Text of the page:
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Press Release

Alabama’s Coastal Impact Assistance Program Approved

April 23, 2009

FOR IMMEDIATE RELEASE                                                        CONTACT: Patti Powell
April 23, 2009                                                                                                        334-242-3484
 
Alabama’s Coastal Impact Assistance Program Approved
 
Approval for Alabama’s Coastal Impact Assistance Program Plan was announced Tuesday at 5 Rivers – Delta Resource Center in Spanish Fort, opening the way for the state to apply for $51.1 million in grants from the Department of Interior.
 
Walter Cruickshank, Acting Director of the Department of Interior’s Minerals Management Service, signed the approval for the grant money, which is derived from oil and gas leases on the Outer Continental Shelf. Five other states – Alaska, California, Louisiana, Mississippi and Texas – share in the funds, which are allocated according to oil and gas lease revenue generated off each state’s coast.
 
Alabama’s share of the funds - $25.5 million each for 2007 and 2008 – will be split among the Alabama Department of Conservation and Natural Resources (ADCNR) and Mobile and Baldwin counties.
 
“As you know, the Gulf of Mexico accounts for about 25 percent of the oil produced in this country and about 15 percent of the natural gas produced in this country,” Cruickshank said. “This production is vital to our nation’s energy security and economic well-being, especially when the demand is expected to grow substantially in the coming years.”
 
Cruickshank said Interior Secretary Ken Salazar believes it is vitally important to take proceeds from that production and invest in the “treasured landscapes to leave a legacy for our future generations. That is why programs like the Coastal Impact Assistance Program (CIAP) are so important.”
 
Alabama’s CIAP plan includes 75 projects that conserve, protect and restore coastal areas, including wetlands. The projects also provide conservation measures for wildlife, fish and other natural resources.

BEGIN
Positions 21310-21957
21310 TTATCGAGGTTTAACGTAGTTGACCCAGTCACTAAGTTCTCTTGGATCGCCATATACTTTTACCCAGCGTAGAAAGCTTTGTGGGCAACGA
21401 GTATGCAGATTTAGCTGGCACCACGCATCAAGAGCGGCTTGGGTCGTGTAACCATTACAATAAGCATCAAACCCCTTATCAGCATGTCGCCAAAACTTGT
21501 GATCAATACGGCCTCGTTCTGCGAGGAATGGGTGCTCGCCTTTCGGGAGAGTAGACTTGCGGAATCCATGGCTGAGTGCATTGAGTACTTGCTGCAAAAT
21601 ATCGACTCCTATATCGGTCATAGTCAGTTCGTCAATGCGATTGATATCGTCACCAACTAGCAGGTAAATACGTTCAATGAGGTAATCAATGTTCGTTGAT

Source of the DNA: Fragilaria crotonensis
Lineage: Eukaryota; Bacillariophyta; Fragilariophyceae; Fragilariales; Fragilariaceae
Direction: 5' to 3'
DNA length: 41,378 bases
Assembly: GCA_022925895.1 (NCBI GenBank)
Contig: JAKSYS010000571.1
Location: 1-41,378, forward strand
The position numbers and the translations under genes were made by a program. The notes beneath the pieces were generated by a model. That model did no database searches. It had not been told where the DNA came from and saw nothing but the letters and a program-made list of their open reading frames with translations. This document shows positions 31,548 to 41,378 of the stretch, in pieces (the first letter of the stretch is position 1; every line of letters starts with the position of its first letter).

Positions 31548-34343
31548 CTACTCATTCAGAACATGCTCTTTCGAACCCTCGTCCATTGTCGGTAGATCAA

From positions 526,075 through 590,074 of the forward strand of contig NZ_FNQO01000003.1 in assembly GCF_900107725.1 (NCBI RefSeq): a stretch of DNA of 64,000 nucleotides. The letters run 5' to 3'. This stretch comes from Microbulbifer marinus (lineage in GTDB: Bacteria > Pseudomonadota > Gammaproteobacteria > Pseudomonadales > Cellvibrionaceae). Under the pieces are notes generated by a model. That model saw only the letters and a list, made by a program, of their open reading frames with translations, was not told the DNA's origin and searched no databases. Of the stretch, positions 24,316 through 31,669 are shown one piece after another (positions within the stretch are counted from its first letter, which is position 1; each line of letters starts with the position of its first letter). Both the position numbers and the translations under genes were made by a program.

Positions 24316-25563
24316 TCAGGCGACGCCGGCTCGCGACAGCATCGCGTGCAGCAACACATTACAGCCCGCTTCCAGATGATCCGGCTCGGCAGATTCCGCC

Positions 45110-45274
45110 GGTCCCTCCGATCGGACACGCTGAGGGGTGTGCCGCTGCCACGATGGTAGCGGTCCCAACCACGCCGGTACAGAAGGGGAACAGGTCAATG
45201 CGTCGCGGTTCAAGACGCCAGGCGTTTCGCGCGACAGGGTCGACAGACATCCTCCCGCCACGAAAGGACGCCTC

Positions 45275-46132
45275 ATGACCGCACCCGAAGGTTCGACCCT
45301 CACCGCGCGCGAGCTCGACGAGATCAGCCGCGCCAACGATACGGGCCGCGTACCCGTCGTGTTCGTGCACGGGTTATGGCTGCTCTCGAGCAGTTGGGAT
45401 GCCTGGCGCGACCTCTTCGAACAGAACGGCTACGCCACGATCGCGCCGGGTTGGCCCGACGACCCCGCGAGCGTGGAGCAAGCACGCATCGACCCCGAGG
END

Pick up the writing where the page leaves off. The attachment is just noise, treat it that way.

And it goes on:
Patti Powell, Director of ADCNR’s State Lands Division, said the projects range from habitat creation to recreational opportunities through additional water trails, such as the Bartram Canoe Trail in the Mobile-Tensaw Delta. The approved plan also includes educational opportunities, including construction of the Weeks Bay Educational Facility on Fish River.
 
“The more educational opportunities we have, the more tangible benefits we will see down the road,” Powell said. “Other opportunities that CIAP allows us to embark on include land acquisition like the thousands of acres along the Perdido River corridor. This is designed to be a longleaf pine restoration project. This will combine with an existing tract that will give us 20,000 acres along the Perdido River corridor. As you see, this program provides benefits for generations to come.”
 
Visit www.alabamaciap.com for a complete list of the projects. The plan now moves into the grant phase, where State Lands will detail each project and submit it to Mineral Management Service for approval.
 
The Alabama Department of Conservation and Natural Resources promotes wise stewardship, management and enjoyment of Alabama’s natural resources through five divisions: Marine Police, Marine Resources, State Parks, State Lands, and Wildlife and Freshwater Fisheries. To learn more about ADCNR visit www.outdooralabama.com.
                                            
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